• Hillard P.A.
      Menstrual suppression: current perspectives.
      • Altshuler A.L.
      • Hillard P.J.
      Menstrual suppression for adolescents.
      • Broome M.
      • Fotherby K.
      Clinical experience with the progestogen-only pill.
      The etonogestrel implant, although an excellent contraceptive option, functions poorly if the desired outcome is menstrual suppression, with reported amenorrhea rates of 13% at 12 months of use and higher rates of irregular bleeding.
      • Hubacher D.
      • Lopez L.
      • Steiner M.J.
      • et al.
      Menstrual pattern changes from levonorgestrel subdermal implants and DMPA: systematic review and evidence-based comparisons.
      Table 1 summarizes methods, doses, amenorrhea rates and considerations for menstrual suppression methods discussed.
      Table 1Medications for Menstrual Suppression
      MethodDoseAmenorrhea RatesConsiderations
      COCsDifferent dosage levels of ethinyl estradiol and different generations of progestins; monophasic COCs used in continuous fashion (1 tablet daily) without use of placebo weekAlmost 80% at 1 year of use
      • Teichmann A.
      • Apter D.
      • Emerich J.
      • et al.
      Continuous, daily levonorgestrel/ethinyl estradiol vs. 21-day, cyclic levonorgestrel/ethinyl estradiol: efficacy, safety and bleeding in a randomized, open-label trial.
      VTE consideration in immobile patients

      Interactions with antiepileptic medications

      BTB
      PO progestin-only medicationsNorethindrone 0.35 mg; daily PO medication

      Norethindrone acetate, medroxyprogesterone acetate; PO medications with uptitration of doses (once to 3 times daily) as required
      Low efficacy
      • Hillard P.A.
      Menstrual suppression: current perspectives.
      • Altshuler A.L.
      • Hillard P.J.
      Menstrual suppression for adolescents.
      • Broome M.
      • Fotherby K.
      Clinical experience with the progestogen-only pill.


      Improved efficacy compared with norethindrone; 76% at 2 years
      • Hillard P.A.
      Menstrual suppression: current perspectives.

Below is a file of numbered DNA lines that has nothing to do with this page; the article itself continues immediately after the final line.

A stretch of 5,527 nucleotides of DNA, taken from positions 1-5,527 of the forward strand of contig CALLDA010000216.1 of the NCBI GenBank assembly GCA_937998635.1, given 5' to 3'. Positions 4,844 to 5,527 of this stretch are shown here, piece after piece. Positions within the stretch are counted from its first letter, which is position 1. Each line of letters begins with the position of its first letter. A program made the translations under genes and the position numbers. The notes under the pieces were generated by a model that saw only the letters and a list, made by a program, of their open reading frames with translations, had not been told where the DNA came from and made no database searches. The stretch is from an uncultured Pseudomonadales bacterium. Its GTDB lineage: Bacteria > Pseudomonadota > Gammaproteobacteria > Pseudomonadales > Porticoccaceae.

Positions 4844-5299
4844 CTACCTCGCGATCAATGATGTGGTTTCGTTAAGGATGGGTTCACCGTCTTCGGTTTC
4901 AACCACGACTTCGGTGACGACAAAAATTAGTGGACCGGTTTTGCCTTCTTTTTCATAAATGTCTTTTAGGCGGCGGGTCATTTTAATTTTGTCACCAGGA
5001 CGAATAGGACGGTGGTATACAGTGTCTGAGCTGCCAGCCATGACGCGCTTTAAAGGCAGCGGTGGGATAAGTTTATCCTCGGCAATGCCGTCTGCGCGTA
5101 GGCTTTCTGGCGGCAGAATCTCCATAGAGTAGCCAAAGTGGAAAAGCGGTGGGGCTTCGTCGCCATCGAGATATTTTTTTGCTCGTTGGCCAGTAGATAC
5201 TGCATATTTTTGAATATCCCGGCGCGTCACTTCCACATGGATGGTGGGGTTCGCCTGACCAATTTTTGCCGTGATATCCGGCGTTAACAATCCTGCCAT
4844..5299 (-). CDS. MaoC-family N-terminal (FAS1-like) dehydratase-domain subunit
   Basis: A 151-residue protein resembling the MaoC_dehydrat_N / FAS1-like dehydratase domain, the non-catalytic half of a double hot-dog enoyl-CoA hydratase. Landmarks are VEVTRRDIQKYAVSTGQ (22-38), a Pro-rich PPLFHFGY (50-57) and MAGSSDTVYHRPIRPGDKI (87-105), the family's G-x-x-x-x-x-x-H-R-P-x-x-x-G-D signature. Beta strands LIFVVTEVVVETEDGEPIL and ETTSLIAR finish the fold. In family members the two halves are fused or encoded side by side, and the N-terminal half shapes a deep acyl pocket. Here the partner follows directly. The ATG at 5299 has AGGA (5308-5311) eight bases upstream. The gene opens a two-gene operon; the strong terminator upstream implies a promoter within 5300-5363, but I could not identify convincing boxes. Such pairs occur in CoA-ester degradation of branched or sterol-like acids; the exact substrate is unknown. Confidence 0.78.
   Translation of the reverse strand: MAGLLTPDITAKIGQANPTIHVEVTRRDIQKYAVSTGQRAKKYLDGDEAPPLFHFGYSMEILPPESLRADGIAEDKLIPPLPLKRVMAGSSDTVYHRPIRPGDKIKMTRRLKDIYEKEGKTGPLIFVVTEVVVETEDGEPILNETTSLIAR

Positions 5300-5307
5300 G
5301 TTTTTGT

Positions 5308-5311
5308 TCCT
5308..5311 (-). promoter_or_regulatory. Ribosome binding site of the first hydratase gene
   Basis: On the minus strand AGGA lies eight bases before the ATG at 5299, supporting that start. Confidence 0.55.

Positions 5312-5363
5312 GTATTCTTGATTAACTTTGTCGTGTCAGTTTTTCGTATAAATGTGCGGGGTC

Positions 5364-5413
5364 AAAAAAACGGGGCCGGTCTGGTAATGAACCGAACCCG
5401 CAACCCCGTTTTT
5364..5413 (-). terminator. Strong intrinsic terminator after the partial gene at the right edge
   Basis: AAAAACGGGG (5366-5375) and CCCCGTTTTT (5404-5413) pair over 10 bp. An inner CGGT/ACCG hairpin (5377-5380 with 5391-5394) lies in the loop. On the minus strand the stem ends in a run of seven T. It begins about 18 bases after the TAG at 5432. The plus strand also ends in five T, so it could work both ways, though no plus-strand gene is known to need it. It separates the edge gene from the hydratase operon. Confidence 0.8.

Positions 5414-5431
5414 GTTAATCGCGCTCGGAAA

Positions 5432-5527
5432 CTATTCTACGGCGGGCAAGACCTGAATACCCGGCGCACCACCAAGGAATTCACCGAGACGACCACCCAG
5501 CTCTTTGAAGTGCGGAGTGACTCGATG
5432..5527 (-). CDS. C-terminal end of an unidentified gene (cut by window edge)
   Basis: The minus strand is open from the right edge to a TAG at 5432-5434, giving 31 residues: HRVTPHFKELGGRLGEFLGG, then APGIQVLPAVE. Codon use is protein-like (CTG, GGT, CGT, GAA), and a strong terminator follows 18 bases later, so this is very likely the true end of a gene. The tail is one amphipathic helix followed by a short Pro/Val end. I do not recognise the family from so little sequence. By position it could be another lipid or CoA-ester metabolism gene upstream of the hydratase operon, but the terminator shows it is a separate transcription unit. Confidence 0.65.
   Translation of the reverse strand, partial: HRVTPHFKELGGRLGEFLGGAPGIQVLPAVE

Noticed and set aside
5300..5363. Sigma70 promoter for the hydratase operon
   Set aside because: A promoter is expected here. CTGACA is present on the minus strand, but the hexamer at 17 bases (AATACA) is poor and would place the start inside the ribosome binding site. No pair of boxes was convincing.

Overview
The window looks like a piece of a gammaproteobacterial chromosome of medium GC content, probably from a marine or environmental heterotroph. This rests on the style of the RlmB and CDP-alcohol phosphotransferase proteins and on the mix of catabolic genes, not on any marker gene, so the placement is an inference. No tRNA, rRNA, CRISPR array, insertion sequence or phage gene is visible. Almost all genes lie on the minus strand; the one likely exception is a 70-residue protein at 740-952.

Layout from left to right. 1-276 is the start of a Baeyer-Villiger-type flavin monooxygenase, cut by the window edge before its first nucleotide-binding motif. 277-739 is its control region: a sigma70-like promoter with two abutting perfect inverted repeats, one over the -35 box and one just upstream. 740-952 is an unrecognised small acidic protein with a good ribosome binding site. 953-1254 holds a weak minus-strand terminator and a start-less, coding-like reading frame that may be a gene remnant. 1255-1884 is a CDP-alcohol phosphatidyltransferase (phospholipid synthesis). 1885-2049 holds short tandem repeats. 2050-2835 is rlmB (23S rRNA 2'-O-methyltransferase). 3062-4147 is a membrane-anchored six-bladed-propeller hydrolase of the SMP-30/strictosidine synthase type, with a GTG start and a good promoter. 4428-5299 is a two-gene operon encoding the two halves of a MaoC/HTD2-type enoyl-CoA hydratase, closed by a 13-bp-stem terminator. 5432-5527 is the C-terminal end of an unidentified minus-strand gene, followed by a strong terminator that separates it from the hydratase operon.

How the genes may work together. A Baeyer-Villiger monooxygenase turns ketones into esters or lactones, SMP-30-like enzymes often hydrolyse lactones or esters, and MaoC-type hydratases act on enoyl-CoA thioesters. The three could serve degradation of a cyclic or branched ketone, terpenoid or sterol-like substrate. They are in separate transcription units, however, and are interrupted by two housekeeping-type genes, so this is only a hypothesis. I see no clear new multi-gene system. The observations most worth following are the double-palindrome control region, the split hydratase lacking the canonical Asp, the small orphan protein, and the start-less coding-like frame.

• Altshuler A.L.
      • Hillard P.J.
      Menstrual suppression for adolescents.
      • Molsa P.K.
      Inducement of therapeutic amenorrhea in mentally retarded women: two-year follow-up study.
      Ideal if estrogen is contraindicated and PO medication is desired by patient

      BTB and especially with norethindrone need for strict compliance
      Depo-medroxyprogesterone acetate injection150 mg intramuscular (most commonly used); can also be given 104 mg subcutaneously

      Injections every 12 weeks; might shorten interval if BTB occurs
      46% at 1 year of use
      • Hubacher D.
      • Lopez L.
      • Steiner M.J.
      • et al.
      Menstrual pattern changes from levonorgestrel subdermal implants and DMPA: systematic review and evidence-based comparisons.
      • Arias R.D.
      • Jain J.K.
      • Brucker C.
      • et al.
      Changes in bleeding patterns with depot medroxyprogesterone acetate subcutaneous injection 104 mg.
      Irregular BTB, weight gain, and issues regarding bone mineral density with prolonged use
      IUD20 μg per day released by 52-mg levonorgestrel IUD approved for 5 years

      Additional IUD doses

      52 mg 3-year IUD; 19.5 mg 5-year; 13.5 mg 3-year
      52 mg 5-year

      50% at 1 year; 60% at 5 years of continuous use
      • Hillard P.A.
      Menstrual suppression: current perspectives.
      • Adeyemi-Fowode O.A.
      • Santos X.M.
      • Dietrich J.E.
      • et al.
      Levonorgestrel-releasing intrauterine device use in female adolescents with heavy menstrual bleeding and bleeding disorders: single institution review.
      • Rönnerdag M.
      • Odlind V.
      Health effects of long-term use of the intrauterine levonorgestrel-releasing system. A follow-up study over 12 years of continuous use.
      • Hidalgo M.
      • Bahamondes L.
      • Perrotti M.
      • et al.
      Bleeding patterns and clinical performance of the levonorgestrel-releasing intrauterine system (Mirena) up to two years.
      (see text for amenorrhea rates for other IUD types)
      Requires procedure for placement; patients with disabilities (physical or developmental) might require sedation/general anesthesia for placement
      GnRH agonistDifferent formulations; most common is leuprolide acetate 11.25 mg given every 12 weeks usually for a maximum duration of 6 monthsNearing 100% efficacy in menstrual suppression
      • Chiusolo P.
      • Salutari P.
      • Sica S.
      • et al.
      Luteinizing hormone-releasing hormone analogue: leuprorelin acetate for the prevention of menstrual bleeding in premenopausal women undergoing stem cell transplantation.
      • Meirow D.
      • Rabinovici J.
      • Katz D.
      • et al.
      Prevention of severe menorrhagia in oncology patients with treatment-induced thrombocytopenia by luteinizing hormone-releasing hormone agonist and depo-medroxyprogesterone acetate [erratum in 2007; 110:936].
      • Laufer M.R.
      • Townsend N.L.
      • Parsons K.E.
      • et al.
      Inducing amenorrhea during bone marrow transplantation. A pilot study of leuprolide acetate.
      • Lhomme C.
      • Brault P.
      • Bourhis J.H.
      • et al.
      Prevention of menstruation with leuprorelin (GnRH agonist) in women undergoing myelosuppressive chemotherapy or radiochemotherapy for hematological malignancies: a pilot study.
      (might have increased bleeding with initiation because of transient increase in gonadotropins and steroid hormones)